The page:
We caught up with Melanie Griffiths, Equiom’s Head of Client Solutions - Private Wealth to discuss her professional background and how the pandemic has impacted private clients and their priorities.
What is your professional background and why did you choose private wealth?
I started my career at Deloitte before joining J.P. Morgan where I spent 15 years, mostly in the private bank, advising private clients on all aspects of their wealth. The world of private clients requires an intricate balance between rational decisions and emotional responses - to succeed in this space you need equal measures of IQ and EQ. Wealth is a lever - it can do good or bad on a greater scale and with it comes great responsibilities and challenges. As an advisor, it is important to understand not just the financial, economic and legal ramifications of the choices clients face, but also how it impacts on their sense of identity and the wider family. It is the psychology of wealth and the privilege of earning clients’ trust that has made me dedicate my career to private clients.
What is at the top of your clients’ agendas at the moment?
We deal with families first and foremost and the ambitions and concerns are the same as that of most families - how can I best protect my family and ensure each member of my family thrives? In the early days of the pandemic, we saw a sense of urgency around dealing with one's mortality and the focus was very much on succession planning. With a ‘post Covid’ world in sight, the focus has now shifted to adapting to the new normal, whatever that might be. Our clients are asking themselves the same questions as many other families: am I living in the right setting going forward? Do I need to adapt my business, investments or sources of income in light of the major systemic shifts? What is the next crisis looming and what is my impact on the world?
In what ways has the pandemic affected trends and behaviours in private wealth?
Like all of us, clients have spent more time at home and have had time to focus on their private affairs, revisiting existing arrangements and exploring new opportunities. Our clients have the means to relocate and are considering where they want their family to be based in a post Covid world. They are taking into account things like medical infrastructure, proximity to family, political and fiscal stability etc. Moving a family is always complex and requires careful planning. Lastly, with everything moving online and restrictions on freedom, we are seeing more concerns around cybersecurity and data protection.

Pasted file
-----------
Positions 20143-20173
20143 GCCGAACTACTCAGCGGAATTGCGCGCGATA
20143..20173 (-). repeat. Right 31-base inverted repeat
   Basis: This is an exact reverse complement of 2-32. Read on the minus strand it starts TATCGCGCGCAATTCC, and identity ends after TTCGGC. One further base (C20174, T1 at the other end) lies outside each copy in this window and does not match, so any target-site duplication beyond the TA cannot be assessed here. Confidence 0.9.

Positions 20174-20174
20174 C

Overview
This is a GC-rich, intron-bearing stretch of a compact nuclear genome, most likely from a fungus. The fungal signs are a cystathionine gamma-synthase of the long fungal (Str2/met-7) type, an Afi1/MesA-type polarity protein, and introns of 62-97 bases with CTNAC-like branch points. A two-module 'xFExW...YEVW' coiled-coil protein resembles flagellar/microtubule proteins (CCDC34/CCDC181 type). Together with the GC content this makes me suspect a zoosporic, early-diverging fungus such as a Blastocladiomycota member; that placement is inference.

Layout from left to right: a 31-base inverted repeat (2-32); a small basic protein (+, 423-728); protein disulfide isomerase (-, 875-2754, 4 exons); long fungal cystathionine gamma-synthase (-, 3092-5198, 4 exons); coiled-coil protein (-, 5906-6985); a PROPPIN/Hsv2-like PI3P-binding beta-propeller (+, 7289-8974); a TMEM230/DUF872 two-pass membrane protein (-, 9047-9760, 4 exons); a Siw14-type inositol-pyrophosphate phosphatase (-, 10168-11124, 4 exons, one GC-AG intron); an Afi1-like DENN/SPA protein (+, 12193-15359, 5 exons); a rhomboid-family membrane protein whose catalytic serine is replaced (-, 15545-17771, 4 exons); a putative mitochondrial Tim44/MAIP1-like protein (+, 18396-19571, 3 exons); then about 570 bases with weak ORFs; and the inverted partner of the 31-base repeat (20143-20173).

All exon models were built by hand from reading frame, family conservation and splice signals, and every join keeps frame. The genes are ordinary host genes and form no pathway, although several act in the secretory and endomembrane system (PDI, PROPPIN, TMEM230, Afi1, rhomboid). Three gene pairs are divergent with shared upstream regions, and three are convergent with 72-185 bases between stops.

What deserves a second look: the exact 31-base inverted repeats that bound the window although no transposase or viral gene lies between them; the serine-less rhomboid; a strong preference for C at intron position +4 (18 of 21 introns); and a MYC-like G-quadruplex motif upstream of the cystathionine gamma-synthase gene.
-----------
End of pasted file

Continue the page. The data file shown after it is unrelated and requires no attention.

Any predictions for the rest of the year?
With the end of the health crisis seemingly in sight, all eyes will be on how governments around the world balance paying for the crisis, kick-starting their fragile economies, managing the social divides amplified by the response to the pandemic, and, in the UK Governments' words: ‘building back better’. All eyes will be on taxation, fiscal and monetary policies and regulation. With the closure of so many physical stores and ensuing loss of local tax revenue, I expect governments to focus their attention on global businesses and citizens with a heightened focus on ‘economic substance’.
Lastly, I expect the environmental, social and corporate governance (ESG) space to become the subject of increased regulation, or strong guidance at least, which will impact all aspects of the financial industry and ultimately, investment performance. Our role is to safeguard wealth for the long term, working at the intersection of families, professional advisors, and investment managers. On the one hand, we are seeing ESG as a unifying factor across generations, providing a natural anchor to engage the younger generation and contribute in steering the direction of the family’s wealth. On the other, we are seeing investment managers adapt to the changing landscape, sometimes with one investment manager’s top ESG pick being on another’s list of ‘excluded’ companies as per their ESG criteria. The rapid developments in this space, the lack of universally agreed benchmarks and the differing approaches are leaving clients wary of ‘green washing’ and ‘virtue signalling’. As fiduciaries safeguarding very significant amounts of funds managed by investment managers, we are overseeing managers and having regular dialogue with them, seeing their thinking and approach to ESG evolve along with regulatory and industry developments. As a fiduciary, we are in a unique position to impartially assist families to navigate the evolving ESG landscape, balancing the interests of all parties and keeping the focus on long term interest.